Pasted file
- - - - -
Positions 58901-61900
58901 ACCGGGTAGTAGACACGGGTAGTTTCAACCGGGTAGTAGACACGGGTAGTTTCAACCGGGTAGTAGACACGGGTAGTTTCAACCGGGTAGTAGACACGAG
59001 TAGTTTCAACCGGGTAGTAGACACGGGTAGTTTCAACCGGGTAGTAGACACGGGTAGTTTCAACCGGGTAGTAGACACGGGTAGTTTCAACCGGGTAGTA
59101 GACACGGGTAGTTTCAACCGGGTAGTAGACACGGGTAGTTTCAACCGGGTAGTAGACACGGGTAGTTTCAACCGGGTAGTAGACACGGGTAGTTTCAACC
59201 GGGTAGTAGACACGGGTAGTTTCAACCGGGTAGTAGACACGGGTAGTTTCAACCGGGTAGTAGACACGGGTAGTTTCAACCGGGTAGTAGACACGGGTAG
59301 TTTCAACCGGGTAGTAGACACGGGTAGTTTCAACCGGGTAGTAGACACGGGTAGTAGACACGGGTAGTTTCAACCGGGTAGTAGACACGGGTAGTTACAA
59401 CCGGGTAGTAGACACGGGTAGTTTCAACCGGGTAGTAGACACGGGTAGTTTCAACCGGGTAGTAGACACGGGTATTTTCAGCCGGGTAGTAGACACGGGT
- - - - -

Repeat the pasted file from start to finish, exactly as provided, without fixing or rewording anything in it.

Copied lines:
Positions 58901-61900
58901 ACCGGGTAGTAGACACGGGTAGTTTCAACCGGGTAGTAGACACGGGTAGTTTCAACCGGGTAGTAGACACGGGTAGTTTCAACCGGGTAGTAGACACGAG
59001 TAGTTTCAACCGGGTAGTAGACACGGGTAGTTTCAACCGGGTAGTAGACACGGGTAGTTTCAACCGGGTAGTAGACACGGGTAGTTTCAACCGGGTAGTA
59101 GACACGGGTAGTTTCAACCGGGTAGTAGACACGGGTAGTTTCAACCGGGTAGTAGACACGGGTAGTTTCAACCGGGTAGTAGACACGGGTAGTTTCAACC
59201 GGGTAGTAGACACGGGTAGTTTCAACCGGGTAGTAGACACGGGTAGTTTCAACCGGGTAGTAGACACGGGTAGTTTCAACCGGGTAGTAGACACGGGTAG
59301 TTTCAACCGGGTAGTAGACACGGGTAGTTTCAACCGGGTAGTAGACACGGGTAGTAGACACGGGTAGTTTCAACCGGGTAGTAGACACGGGTAGTTACAA
59401 CCGGGTAGTAGACACGGGTAGTTTCAACCGGGTAGTAGACACGGGTAGTTTCAACCGGGTAGTAGACACGGGTATTTTCAGCCGGGTAGTAGACACGGGT